10 Ways to Charm the Concierge

Posted on November 4, 2010 by LCT Staff - Also by this author

To be a concierge is to be the “keeper of the keys.” The responsibility of holding the “keys” of an establishment involves gaining the expertise, experience, and connections to promptly and consistently provide guests with only the best recommendations and world-class service at any time, day or night.

Engaging in business with concierges involves a lot of propriety, effort, and communication on a new level, so ornate brochures and business cards won’t be enough to convince them.

Having a clean, updated fleet with smart-suited drivers is important, but impressing concierges requires much more.

LCT recently talked with service industry professionals about what they look for in a top-notch limousine transportation provider and we assembled these 10 tips for making a connection with a concierge.

1. Go the extra mile to get your foot in the door.

Instead of making an unscheduled sales call, speak with the leader of the concierge team. Regena Falling, president of the national association of professional hotel concierges, Les Clefs d’Or, recommends scheduling an appointment with the Chef Concierge. Providing a telephone number or email address that will always be answered at any time of any day is also essential, says Dave Elcon, director of guest services at Loews Coronado Bay Resort and Spa in San Diego, Calif. “Nothing can substitute making a relationship with the actual concierge and the actual property.”

Having a meeting is only the first step, as concierges will only recommend services if they have had a positive experience with the service firsthand.

With that in mind, promotional excursions are good ways to create brand awareness, says Michael Beninate, concierge at the InterContinental in New Orleans, La., and a member of Les Clefs d’Or. Sponsoring a concierge night, management meeting, or team building event can result in much future business.

Once a contract is secured, companies should visit the property and personally thank the staff for their continued business, says Debra Rosenberg Matsumoto, director of sales and marketing at Le Merigot Hotel in Santa Monica, Calif. “Extend special offers or concessions in return for their continued support.”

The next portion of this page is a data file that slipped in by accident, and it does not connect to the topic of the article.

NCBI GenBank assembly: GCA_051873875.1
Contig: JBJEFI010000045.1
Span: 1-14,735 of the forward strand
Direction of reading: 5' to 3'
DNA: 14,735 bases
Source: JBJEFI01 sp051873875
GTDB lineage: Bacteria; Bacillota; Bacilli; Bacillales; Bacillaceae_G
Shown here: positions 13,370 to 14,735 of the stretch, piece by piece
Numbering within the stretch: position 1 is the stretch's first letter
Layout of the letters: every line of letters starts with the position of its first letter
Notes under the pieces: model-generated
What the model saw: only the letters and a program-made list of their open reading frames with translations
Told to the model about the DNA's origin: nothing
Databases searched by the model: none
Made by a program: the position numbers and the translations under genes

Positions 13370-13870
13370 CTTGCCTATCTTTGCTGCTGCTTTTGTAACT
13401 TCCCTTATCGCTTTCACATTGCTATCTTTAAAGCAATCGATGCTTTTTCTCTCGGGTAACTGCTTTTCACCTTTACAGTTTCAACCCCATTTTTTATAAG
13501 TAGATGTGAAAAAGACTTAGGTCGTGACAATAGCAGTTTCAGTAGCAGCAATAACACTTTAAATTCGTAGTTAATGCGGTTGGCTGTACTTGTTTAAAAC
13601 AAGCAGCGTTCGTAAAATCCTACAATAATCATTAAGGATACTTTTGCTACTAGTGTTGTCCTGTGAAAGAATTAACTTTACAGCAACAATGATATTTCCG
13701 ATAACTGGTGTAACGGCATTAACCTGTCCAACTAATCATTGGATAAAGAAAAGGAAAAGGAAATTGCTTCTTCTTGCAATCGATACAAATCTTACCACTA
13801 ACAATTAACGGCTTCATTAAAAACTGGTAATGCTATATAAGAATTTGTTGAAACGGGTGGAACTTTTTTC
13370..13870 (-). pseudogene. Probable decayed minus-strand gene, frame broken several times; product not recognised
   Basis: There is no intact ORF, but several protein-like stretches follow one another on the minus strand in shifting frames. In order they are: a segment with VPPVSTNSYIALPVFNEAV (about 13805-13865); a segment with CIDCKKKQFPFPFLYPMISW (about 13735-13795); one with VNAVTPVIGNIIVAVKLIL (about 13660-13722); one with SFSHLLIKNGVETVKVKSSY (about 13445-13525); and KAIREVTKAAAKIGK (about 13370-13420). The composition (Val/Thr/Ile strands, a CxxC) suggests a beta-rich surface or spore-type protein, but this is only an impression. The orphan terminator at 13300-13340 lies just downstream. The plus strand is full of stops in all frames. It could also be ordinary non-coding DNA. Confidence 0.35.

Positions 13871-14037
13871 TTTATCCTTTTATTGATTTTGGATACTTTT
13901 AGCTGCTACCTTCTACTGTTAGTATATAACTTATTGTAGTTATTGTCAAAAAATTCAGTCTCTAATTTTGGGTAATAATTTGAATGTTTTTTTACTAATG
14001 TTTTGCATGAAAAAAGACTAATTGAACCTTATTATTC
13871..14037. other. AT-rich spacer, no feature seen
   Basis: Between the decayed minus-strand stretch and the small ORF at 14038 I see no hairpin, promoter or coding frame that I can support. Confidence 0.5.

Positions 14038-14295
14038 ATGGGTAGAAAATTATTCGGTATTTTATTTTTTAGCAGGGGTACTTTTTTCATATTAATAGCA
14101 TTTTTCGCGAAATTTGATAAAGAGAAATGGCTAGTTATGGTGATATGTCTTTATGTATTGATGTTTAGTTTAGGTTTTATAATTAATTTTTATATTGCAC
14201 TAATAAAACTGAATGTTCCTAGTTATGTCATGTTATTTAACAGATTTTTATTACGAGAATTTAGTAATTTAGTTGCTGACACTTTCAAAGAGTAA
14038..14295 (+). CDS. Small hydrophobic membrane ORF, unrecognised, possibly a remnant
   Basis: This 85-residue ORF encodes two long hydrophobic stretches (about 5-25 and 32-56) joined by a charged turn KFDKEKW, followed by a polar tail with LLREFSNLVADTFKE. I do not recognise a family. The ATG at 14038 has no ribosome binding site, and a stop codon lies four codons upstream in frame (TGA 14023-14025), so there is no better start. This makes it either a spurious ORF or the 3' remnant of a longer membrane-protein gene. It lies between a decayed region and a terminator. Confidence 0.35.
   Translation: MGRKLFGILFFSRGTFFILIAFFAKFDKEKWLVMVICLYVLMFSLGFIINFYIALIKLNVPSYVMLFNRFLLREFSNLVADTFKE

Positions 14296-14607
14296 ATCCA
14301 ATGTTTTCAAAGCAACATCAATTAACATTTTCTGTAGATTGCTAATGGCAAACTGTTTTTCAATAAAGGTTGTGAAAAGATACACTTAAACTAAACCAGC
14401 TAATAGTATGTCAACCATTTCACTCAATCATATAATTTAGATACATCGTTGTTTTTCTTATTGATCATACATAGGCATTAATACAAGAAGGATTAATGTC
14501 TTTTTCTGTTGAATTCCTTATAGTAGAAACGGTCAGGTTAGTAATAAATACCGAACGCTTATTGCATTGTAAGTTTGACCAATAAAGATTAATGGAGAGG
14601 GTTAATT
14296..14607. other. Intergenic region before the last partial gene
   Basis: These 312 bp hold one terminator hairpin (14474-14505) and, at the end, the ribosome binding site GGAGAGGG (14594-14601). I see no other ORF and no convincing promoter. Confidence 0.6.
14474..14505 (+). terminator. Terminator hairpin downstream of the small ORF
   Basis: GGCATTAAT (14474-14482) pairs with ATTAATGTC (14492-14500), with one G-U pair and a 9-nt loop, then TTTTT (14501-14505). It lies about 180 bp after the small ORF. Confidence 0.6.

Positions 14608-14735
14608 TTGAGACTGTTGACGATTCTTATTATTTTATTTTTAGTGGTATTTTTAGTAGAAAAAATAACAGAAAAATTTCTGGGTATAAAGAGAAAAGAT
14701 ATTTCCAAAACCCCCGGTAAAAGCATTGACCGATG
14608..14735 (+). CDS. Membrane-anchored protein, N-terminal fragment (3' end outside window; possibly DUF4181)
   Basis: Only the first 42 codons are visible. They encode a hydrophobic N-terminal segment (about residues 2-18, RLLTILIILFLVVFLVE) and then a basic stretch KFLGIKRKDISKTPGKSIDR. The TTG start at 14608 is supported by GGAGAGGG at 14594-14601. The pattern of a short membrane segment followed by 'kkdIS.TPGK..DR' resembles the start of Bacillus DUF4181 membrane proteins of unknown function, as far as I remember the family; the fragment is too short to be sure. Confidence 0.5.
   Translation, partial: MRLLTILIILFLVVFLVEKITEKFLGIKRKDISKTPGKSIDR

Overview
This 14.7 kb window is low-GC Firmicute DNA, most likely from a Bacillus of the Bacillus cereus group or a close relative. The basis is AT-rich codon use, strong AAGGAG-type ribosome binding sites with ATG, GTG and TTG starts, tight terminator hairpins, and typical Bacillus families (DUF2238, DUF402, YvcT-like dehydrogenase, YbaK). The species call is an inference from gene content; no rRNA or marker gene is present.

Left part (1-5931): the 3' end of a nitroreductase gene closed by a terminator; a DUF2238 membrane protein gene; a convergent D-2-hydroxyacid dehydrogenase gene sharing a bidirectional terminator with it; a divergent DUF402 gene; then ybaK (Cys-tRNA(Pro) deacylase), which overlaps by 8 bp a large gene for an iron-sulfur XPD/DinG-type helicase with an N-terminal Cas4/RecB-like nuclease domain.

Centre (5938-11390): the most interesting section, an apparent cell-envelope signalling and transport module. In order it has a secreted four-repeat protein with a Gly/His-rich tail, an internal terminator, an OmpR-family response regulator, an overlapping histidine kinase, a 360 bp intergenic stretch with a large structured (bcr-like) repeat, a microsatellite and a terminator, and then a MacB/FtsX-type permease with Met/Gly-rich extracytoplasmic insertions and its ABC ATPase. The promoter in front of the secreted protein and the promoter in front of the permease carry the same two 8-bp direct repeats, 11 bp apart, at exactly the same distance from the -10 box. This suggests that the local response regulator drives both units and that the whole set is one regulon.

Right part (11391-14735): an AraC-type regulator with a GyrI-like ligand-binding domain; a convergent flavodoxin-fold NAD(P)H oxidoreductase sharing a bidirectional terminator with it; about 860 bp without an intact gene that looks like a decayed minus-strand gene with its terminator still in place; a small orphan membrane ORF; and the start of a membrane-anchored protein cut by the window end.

2: Join a local concierge association.

Becoming an affiliated member in a local concierge association will not only increase brand presence in the area but also provide invaluable opportunities to network.

“Sponsor a chapter meeting and have the concierge come out and sit in and look at the fleet of cars,” says Sara-ann Kasner, owner and founder of the National Concierge Association. Members can familiarize themselves with the drivers and network with company management.

“Being part of an association would definitely be an added benefit for companies trying to engage in business,” Elcon says. Participating in concierge trade shows or summit meetings in the area are also important opportunities for operators looking to expand beyond their communities.

Concierges that attend these events are trying to stay abreast of new, first-rate services that they can recommend to their guests, says Jeanne Mills, vice president of Les Clefs d’Or and Chef Concierge at the MGM Grand in Las Vegas.

 3: Keep communication flowing

Maintaining a relationship with the concierge and management team is central to keeping their business.

“Schedule regular meetings between the owners and managers of your transportation company with the Chef Concierge and discuss guest trends and feedback,” Mills says. Choosing a good representative to be the face of the company is also beneficial, Beninate says.

Newsletters that mention special promotions, rate discounts, or new additions to the fleet are also simple and effective tools for keeping concierges informed. In addition, Rosenberg-Matsumoto recommends following up with sales visits and offering to provide commissions, upgrades, or courtesies as needed for VIPs and special groups.

A friendly and articulate reservations staff that provides a quick turn-around for confirmations are also greatly appreciated, says Kim Lowthers, director of sales and marketing at the InterContinental Buckhead Atlanta.

4: Anticipate client needs

Guests can arrive at any time, day or night, so operators should be available 24/7 and carry a diverse selection of vehicles, Elcon says.

“The company we currently work with will have four, five, or six vehicles waiting for us, just in anticipation of the business. They’re able to do that because we talk, and they ask, and they try to anticipate what we need and what our guests need.”

Offering a diverse group of knowledgeable, multi-lingual male and female chauffeurs is also a worthwhile investment, Mills says. If a guest is not as used to traveling as other more experienced guests, going above and beyond to care for them can really impress concierges, Kasner says.